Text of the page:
• Museums: The unique exhibits, special interactive programs, and longer admission hours put museums and children’s museums high on the list for the summer. With interactive displays, especially at children’s museums, kids of all ages have the opportunity to be hands-on and learn on about science, history, art, technology, and various subjects. Many museums offer affordable day camps that focus on a particular theme like dinosaurs, space, or the rain forest. Last summer, our family visited the American Police Hall of Fame and Museum. The museum had historical law enforcement artifacts, many types of different police cars, a touch-and-feel kid’s corner, and a theater. The twins loved getting to climb into historical police cars, watching funny Sheriff the Dog cartoons in the children’s movie theaters, and dressing up as law enforcement officers and firemen in the kids’ corner. My teen was impressed with the historical law enforcement stories and real-life paraphernalia from notorious cases such as indicting Al Capone.
• Children’s theaters: In theaters across the country, award-winning plays and scripts are being performed not only by adults but by a cast of talented children, too. The twins recently saw The Adventure of Treasure Island and loved the play. It was fascinating for them to see characters they had read about perform scenes from the book in front of them. Theaters for young audiences often offer discounted or free performances during the summer where children can see their favorite books brought to life.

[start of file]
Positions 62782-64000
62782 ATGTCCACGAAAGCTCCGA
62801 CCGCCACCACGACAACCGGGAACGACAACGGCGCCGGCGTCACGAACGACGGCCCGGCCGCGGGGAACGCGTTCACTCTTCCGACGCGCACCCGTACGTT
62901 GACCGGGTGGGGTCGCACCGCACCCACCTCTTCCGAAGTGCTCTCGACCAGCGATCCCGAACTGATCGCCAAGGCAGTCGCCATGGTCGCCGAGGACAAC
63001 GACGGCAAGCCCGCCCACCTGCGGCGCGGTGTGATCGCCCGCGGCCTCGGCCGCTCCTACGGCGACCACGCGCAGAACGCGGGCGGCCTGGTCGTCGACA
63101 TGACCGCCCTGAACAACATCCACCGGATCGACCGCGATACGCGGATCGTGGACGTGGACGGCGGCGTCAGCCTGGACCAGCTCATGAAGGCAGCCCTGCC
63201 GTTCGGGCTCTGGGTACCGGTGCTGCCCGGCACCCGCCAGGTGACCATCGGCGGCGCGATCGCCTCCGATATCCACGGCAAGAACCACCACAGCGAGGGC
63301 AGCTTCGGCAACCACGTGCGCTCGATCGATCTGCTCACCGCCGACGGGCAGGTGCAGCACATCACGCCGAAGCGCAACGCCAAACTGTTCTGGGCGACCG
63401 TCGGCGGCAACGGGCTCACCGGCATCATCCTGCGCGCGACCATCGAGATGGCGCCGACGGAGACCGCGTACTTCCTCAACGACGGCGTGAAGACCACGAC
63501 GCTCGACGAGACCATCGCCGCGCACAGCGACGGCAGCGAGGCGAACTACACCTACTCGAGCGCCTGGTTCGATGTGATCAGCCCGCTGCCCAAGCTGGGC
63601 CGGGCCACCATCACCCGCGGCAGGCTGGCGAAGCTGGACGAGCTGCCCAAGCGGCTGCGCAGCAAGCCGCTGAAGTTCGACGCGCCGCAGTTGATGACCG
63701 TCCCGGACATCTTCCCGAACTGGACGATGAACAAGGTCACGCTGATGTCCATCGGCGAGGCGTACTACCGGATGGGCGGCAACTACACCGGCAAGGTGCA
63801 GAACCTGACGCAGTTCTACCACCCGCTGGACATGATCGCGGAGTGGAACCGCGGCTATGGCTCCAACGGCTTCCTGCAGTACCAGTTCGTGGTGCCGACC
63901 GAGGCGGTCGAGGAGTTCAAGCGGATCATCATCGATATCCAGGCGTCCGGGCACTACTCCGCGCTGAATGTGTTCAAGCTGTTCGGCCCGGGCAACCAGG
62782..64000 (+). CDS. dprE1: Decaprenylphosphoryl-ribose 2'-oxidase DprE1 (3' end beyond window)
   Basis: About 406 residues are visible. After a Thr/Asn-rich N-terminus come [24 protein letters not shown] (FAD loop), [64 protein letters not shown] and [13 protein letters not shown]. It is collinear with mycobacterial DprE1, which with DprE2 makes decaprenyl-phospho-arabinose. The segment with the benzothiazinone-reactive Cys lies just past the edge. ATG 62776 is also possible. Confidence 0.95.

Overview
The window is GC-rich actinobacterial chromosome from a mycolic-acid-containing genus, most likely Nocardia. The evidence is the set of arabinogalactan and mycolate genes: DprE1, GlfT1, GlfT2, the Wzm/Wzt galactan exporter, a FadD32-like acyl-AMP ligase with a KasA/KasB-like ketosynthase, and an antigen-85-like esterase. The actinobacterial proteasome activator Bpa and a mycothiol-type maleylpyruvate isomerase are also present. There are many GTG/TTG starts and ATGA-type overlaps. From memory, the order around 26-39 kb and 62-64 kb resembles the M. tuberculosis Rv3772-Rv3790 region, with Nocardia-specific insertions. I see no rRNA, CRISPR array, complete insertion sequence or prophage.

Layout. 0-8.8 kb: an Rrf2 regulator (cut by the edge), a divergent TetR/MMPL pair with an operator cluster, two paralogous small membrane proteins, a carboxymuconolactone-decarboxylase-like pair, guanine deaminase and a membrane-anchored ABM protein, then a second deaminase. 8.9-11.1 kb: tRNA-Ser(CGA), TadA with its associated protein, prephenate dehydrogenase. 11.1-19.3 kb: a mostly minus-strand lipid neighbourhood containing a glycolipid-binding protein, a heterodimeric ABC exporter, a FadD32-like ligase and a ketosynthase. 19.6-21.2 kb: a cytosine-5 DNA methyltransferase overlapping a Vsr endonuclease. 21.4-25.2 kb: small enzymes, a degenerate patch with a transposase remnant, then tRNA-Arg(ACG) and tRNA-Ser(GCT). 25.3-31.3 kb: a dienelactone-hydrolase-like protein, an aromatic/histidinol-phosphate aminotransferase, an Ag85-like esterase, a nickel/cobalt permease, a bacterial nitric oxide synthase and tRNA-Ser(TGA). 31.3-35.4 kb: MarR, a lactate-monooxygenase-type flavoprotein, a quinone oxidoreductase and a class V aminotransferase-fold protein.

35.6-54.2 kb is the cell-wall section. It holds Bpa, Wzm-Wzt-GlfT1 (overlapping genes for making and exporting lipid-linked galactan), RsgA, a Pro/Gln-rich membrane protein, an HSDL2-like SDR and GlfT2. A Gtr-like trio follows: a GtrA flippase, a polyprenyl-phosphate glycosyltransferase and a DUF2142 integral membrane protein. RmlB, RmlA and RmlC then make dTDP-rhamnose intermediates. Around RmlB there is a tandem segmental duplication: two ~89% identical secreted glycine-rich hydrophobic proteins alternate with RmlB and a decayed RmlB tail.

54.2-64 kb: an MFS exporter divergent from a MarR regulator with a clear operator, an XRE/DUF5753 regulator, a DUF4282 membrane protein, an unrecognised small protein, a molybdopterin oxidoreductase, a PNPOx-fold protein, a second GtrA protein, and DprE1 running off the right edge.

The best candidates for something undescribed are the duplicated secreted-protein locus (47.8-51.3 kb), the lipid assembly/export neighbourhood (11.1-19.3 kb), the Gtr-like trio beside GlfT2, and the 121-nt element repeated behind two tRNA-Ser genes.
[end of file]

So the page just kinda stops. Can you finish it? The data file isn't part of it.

• National, state, and regional parks: The vast open space is the perfect setting for a wide range of learning opportunities, from forestry to camping. Families can learn about trees, animals, wilderness, native plants, and geographic elements on guided nature walks or during summer camping specials. National parks also have free admission and entrance days throughout the year that you may want to take advantage of.Find a local petting zoo or pick-your-own farm to visit together this summer with our list. Click To Tweet
• Petting zoos and pick-your-own farms: As an urban family, an outing to a petting zoo is a great learning experience. The boys get to approach and touch various farm animals they don’t see on a daily basis. Also, lots of teaching opportunities present themselves when kids get to pick their own fruits and vegetables. Visit a pick-your-own farm and learn about agriculture and vegetation while having fun – and then bake a pie together that night with your pickings!